Valley plant a front-runner for diesel Cruze, analysts say
By Karl Henkel
Three truisms surround the future of the General Motors Lordstown Complex:
It stands a good chance of landing a multimillion-dollar investment to build the diesel Cruze.
Republican and Democratic lawmakers are clamoring at the opportunity to claim victory over a possible new investment.
No investment be made until the United Auto Workers ratifies its new four-year contract with the Detroit automaker.
Linking the Lordstown plant to the diesel Cruze project with certainty is not an easy task, akin to not knowing the final clue of an almost-finished crossword puzzle.
The known clues — including one from a source with knowledge of GM’s plans, who told The Vindicator the stars are aligning for a Lordstown investment — appear written in ink.
Most observers, however, agree with the assessment of UAW Local 1112 President Jim Graham: “There can be no new investments unless the contract is ratified.”
Local 1112 workers conclude voting on the tentative four-year contract agreement Tuesday. Local 1714 voted Saturday, with 57 percent in favor.
That pact listed seven plant investments and one that remains unidentified, though GM said it will be used to build a compact car.
Graham said he could not confirm any rumors about an additional Lordstown-built product, specifically the diesel Cruze, the development of which GM announced in July.
“Our main goal right now is getting the agreement ratified,” Graham said.
From a financial standpoint, it makes sense to link the diesel Cruze to the Mahoning Valley, said Jesse Toprak, auto analyst at TrueCar.com.
“I’d say Lordstown has the highest chance of getting the Cruze diesel,” he said. “The prudent thing to do would be to make it right there. That would be the least amount of transportation costs and be the most efficient.”
Logistically, it won’t take much for the fabrication plant at the West Complex, headed by UAW Local 1714 President Dave Green, to alter the current vehicle.
Green said with differing types of engines, the underbody of the vehicle would need modification.
As for Lordstown Complex East, headed by Graham, it would simply need to produce more vehicles.
Both Green and Graham said space is not an issue at Lordstown, which housed about 12,000 workers in the 1970s. That space houses 4,500 workers today.
“All we know is we have a lot of extra space at the plant,” Graham said.
GM has already explored uses for that space, according to a source, whose business has previously done work for the automaker. The source told The Vindicator that GM made contact this summer to discuss possible additions, such as a new assembly line at Lordstown.
The source said no deal had been finalized, however.
THEN THERE WERE TWO
GM’s Lordstown and Lake Orion, Mich. plants are two likely candidates to house the diesel Cruze, scheduled to start production in 2013.
Lordstown already is home to the original Cruze, the best-selling compact car four months running.
Lake Orion assembles the new Chevrolet Sonic and Buick Verano.
GM previously acknowledged the Lake Orion, Mich., assembly plant could be modified to produce Cruzes. At the time, the fierce demand for the Cruze nearly outweighed Lordstown’s total output.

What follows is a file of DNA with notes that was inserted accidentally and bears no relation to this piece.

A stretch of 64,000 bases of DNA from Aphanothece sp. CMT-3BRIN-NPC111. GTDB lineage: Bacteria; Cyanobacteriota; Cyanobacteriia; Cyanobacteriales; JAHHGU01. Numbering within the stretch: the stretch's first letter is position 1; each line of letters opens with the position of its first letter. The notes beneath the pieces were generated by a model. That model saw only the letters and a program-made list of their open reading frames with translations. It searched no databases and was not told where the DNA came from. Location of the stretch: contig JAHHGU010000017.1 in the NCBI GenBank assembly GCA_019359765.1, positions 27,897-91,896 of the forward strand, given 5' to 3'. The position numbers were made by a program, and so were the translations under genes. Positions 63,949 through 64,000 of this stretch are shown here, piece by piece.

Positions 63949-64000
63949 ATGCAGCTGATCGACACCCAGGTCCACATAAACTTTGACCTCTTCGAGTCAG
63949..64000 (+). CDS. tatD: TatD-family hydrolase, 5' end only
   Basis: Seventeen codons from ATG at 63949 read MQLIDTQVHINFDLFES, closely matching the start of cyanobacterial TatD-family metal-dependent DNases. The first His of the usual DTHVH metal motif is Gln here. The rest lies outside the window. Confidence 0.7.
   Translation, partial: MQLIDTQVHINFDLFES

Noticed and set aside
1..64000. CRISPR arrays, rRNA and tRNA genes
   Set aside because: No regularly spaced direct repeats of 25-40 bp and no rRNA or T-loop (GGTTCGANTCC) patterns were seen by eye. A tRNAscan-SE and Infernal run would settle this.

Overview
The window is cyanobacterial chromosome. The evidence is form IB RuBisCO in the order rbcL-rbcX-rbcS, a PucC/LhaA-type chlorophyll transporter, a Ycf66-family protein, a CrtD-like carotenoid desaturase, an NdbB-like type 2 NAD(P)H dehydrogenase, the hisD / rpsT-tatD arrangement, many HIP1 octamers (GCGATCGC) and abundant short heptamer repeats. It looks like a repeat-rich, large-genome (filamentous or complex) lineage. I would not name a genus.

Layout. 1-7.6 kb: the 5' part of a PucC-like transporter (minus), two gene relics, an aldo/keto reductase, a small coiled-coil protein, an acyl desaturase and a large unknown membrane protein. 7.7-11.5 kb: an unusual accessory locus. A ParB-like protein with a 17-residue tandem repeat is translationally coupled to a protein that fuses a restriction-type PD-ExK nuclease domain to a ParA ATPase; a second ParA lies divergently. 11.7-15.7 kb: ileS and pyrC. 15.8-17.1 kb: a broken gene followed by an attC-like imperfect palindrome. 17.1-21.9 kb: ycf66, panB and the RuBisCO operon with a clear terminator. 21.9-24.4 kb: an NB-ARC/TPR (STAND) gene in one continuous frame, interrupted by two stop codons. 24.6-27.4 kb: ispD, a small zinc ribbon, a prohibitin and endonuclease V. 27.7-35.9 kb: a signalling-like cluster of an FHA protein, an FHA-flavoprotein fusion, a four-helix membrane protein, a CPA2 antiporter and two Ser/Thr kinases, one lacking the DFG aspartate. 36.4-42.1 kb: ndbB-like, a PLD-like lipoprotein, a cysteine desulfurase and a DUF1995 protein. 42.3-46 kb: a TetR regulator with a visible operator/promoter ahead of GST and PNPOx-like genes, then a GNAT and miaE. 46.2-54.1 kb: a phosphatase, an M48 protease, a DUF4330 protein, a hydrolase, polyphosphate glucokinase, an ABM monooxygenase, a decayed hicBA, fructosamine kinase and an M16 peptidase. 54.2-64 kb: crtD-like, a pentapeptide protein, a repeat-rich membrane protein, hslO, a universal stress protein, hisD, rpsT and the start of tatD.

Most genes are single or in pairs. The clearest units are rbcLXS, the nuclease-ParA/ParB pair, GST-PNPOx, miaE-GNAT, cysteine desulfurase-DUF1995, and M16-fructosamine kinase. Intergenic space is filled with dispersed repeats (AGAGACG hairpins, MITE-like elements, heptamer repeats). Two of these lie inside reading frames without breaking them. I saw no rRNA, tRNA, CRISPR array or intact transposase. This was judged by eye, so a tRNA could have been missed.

“We were trying to illustrate how flexible the Lake Orion plant is,” Cruze Spokeswoman Lesley Hettinger told The Vindicator in June, before the diesel Cruze announcement.
She also said, “Lordstown will remain the sole home for the Cruze.”
The biggest difference between the two plants are the low-wage workers.
Forty percent of Lake Orion’s 1,500 workers are Tier 2; the percentage at Lordstown is about half that.
Tier 2 workers make up about 5 percent of GM’s 48,500 hourly workforce. They make half of the $28-an-hour regular pay of their Tier 1 co-workers but willreceive $2-to-$3-an-hour raises by the end of the new four-year pact.
But many Tier 2s are unhappy that despite GM’s financial resurgence, they were not elevated to Tier 1 status as part of the new contract.
Green told The Vindicator on Saturday that he believed those workers who voted “no” had “personal or specific issues” with the contract.
Some at Lake Orion, who chose to stay in Michigan at the Tier 2 wage instead of transferring to other plants and maintaining Tier 1 status, say they feel the same way.
That’s why a seal of approval by Lordstown workers could enhance the plant’s chances of scoring the anticipated investment that comes with diesel Cruze line.
New jobs could be filled by Tier 2 workers.
A source with some details of GM’s plans said if the contract is ratified by Lordstown, an announcement is “not imminent” but will come “soon enough.”
A GM source said the company is not ready to announce any plans.
A WIN FOR THE VALLEY
Local and national leaders alike applaud GM’s strong consideration of Ohio for additional investments.
“They’ve considered all of their options, and they looked at other options,” U.S. Sen. Sherrod Brown, a Democrat from Avon, told The Vindicator.
“We’re going to do whatever it takes to help GM keep expanding and investing in Lordstown.”
Ohio Gov. John Kasich, who last month met with representatives of the Detroit Three automakers, also hinted at possible Ohio automotive investments during that August conference call with reporters.
“They are extremely pleased with how we are all working together,” he said.
“Management and labor in Lordstown created a model of how management and labor can work together.”
The governor did not elaborate on any details.
Some took offense, though, to Republicans touting Lordstown’s success.
Former Youngstown Mayor Jay Williams, now the nation’s auto czar, said proper credit should be given to President Barack Obama.
“The Republicans need to tread lightly when taking credit for a GM investment,” he said.
“If not for President Obama, GM and Lordstown would not exist.”